50th SW plays critical role in Zarqawi air strike
By Staff Sgt. Don Branum, 50th Space Wing Public Affairs
/ Published June 12, 2006
SCHRIEVER AIR FORCE BASE, Colo. --
The 50th Space Wing here provided critical space-based combat effects in support of the air strike June 8 that killed the leader of al-Qaida in Iraq.
F-16 Falcon pilots dropped two 500-pound bombs—a laser-guided GBU-12 and a Global Positioning System-aided GBU-38 Joint Direct Attack Munition, or JDAM—on a safehouse northeast of Baquba, Iraq, killing Abu Musab al-Zarqawi.
“Every hour of every day, we are there to maximize the capabilities space provides to the warfighter,” said Col. Cal Hutto, 50th SW Commander.
The combat capabilities delivered from Schriever permeate every aspect of military operations, from secure satellite communications to navigation and timing, Colonel Hutto said.
The Defense Satellite Communications System and Milstar constellations, supported by 3rd and 4th Space Operations Squadrons, provide communications capability that is crucial to military operations. Additionally, the Air Force Satellite Control Network, operated by 50th SW units at eight locations around the world, allows Department of Defense satellite operators, including those in the 50th SW, to send commands to and support data collection from satellites at any time.
Delivering the precision to carry out air strikes in the AOR is part of the everyday job for 2nd SOPS crews, said Lt. Col. Harold Martin, 2nd SOPS director of operations.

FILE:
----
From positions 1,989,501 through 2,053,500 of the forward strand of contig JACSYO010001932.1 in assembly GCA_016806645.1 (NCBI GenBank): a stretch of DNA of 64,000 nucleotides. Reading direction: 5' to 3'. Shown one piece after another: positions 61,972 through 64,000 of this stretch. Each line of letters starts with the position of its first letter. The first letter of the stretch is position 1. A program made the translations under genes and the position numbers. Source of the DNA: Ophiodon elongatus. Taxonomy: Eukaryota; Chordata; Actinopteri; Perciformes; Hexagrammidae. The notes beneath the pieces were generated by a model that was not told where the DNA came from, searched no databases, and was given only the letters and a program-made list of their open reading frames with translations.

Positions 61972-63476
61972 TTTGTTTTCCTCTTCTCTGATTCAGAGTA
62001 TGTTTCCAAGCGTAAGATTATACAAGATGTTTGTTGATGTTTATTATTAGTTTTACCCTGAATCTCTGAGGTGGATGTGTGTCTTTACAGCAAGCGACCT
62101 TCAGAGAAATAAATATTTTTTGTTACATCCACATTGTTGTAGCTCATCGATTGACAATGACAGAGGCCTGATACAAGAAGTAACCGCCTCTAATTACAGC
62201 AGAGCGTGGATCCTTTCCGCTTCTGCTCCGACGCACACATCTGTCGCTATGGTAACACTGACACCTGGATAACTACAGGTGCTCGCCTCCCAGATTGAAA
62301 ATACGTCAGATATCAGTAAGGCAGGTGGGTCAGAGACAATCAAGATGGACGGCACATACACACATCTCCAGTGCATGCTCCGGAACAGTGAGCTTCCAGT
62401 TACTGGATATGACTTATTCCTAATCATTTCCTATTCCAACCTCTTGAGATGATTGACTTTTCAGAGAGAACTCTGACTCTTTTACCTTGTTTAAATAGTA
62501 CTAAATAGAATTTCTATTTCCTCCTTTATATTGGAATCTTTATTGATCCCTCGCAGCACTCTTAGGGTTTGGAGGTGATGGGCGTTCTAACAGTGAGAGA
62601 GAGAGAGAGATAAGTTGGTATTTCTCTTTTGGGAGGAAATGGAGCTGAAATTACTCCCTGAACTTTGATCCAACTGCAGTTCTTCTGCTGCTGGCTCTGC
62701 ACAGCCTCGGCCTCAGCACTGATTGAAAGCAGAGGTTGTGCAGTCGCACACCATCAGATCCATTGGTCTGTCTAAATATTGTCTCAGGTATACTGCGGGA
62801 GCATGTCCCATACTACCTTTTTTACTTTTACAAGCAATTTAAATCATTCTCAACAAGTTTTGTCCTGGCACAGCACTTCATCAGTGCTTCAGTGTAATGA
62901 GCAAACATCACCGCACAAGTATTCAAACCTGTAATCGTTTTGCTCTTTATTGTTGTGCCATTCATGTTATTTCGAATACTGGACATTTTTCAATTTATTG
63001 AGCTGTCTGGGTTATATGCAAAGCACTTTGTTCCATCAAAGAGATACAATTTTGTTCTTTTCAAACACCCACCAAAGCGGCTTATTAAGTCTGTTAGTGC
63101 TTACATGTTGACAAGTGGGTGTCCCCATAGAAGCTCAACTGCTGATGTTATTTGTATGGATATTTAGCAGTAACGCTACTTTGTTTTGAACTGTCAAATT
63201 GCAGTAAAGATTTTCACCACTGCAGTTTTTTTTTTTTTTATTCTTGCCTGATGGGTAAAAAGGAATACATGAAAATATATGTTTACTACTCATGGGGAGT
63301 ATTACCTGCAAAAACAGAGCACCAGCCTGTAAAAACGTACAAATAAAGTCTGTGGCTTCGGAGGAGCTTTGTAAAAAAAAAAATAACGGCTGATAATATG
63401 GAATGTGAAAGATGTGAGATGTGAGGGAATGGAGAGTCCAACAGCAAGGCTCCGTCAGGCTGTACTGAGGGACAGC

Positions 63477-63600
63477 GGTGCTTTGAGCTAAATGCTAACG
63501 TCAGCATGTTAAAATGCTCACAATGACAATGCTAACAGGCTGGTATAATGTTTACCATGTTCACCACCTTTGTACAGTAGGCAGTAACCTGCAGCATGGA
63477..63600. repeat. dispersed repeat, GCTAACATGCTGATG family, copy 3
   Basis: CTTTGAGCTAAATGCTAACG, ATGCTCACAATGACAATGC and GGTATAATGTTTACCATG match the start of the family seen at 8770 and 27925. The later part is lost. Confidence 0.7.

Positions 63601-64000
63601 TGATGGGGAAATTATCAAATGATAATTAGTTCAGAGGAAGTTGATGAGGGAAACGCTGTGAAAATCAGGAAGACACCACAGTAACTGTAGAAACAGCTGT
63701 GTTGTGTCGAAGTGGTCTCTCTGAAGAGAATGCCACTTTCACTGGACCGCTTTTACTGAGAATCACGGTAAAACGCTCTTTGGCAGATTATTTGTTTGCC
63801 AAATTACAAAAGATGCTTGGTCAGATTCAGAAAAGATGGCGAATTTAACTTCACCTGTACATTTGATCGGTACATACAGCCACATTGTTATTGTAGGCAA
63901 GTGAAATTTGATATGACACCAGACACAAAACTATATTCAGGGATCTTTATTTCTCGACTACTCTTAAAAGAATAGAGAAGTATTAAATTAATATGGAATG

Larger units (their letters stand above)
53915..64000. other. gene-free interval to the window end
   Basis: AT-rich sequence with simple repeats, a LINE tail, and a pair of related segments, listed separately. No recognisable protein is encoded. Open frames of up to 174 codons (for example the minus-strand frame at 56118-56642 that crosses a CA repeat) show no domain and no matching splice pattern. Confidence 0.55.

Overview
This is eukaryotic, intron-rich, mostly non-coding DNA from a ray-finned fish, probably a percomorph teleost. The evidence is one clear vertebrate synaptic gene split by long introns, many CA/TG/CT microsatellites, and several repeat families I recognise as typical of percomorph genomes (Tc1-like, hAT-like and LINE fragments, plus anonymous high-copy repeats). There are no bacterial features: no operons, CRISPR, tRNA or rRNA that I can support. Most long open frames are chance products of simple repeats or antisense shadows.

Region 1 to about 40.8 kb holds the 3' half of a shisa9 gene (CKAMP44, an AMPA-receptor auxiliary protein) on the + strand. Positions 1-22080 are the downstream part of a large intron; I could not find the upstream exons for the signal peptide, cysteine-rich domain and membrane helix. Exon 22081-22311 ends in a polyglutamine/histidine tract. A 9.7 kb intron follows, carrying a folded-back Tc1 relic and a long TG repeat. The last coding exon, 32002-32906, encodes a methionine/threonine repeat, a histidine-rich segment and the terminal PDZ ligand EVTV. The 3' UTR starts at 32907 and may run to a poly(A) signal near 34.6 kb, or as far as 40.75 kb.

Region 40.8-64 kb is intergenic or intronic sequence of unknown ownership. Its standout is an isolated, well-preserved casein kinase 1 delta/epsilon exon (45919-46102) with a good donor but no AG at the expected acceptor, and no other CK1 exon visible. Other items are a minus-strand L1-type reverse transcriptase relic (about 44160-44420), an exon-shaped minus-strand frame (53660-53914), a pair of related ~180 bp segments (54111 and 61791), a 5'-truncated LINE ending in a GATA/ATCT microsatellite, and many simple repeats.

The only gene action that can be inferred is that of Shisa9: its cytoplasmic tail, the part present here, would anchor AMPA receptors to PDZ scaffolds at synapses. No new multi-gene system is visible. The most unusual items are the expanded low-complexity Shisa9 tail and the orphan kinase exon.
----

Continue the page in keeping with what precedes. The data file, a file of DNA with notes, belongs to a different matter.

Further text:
“When a JDAM drops anywhere in the world, we’re there to support it,” Colonel Martin said. “We don’t drop the bomb, but we help guide it to its target. Our folks are always focused on their mission of providing the most accurate navigation and timing capability possible.”
“For time-sensitive targeting, the GPS signal has got to be there, and warfighters have to be able to count on it,” Colonel Hutto added.
The accuracy of GPS’ navigation and timing signals is a direct measure of the squadron’s commitment to excellence in all they do, said Capt. Matthew Brandt, 2nd SOPS Operations flight commander.
“When our 18- to 19-year-old Airmen and our 21- to 22-year-old lieutenants find out that what they do helps keep our country free and strong—when I can tell my troops, that’s what we do every day ... that’s a kind of job fulfillment you can’t get in most civilian jobs,” Captain Brandt said.
Colonel Hutto emphasized that, while the 50th SW had a hand in the operation, many other organizations and units across all service coalition partners were involved.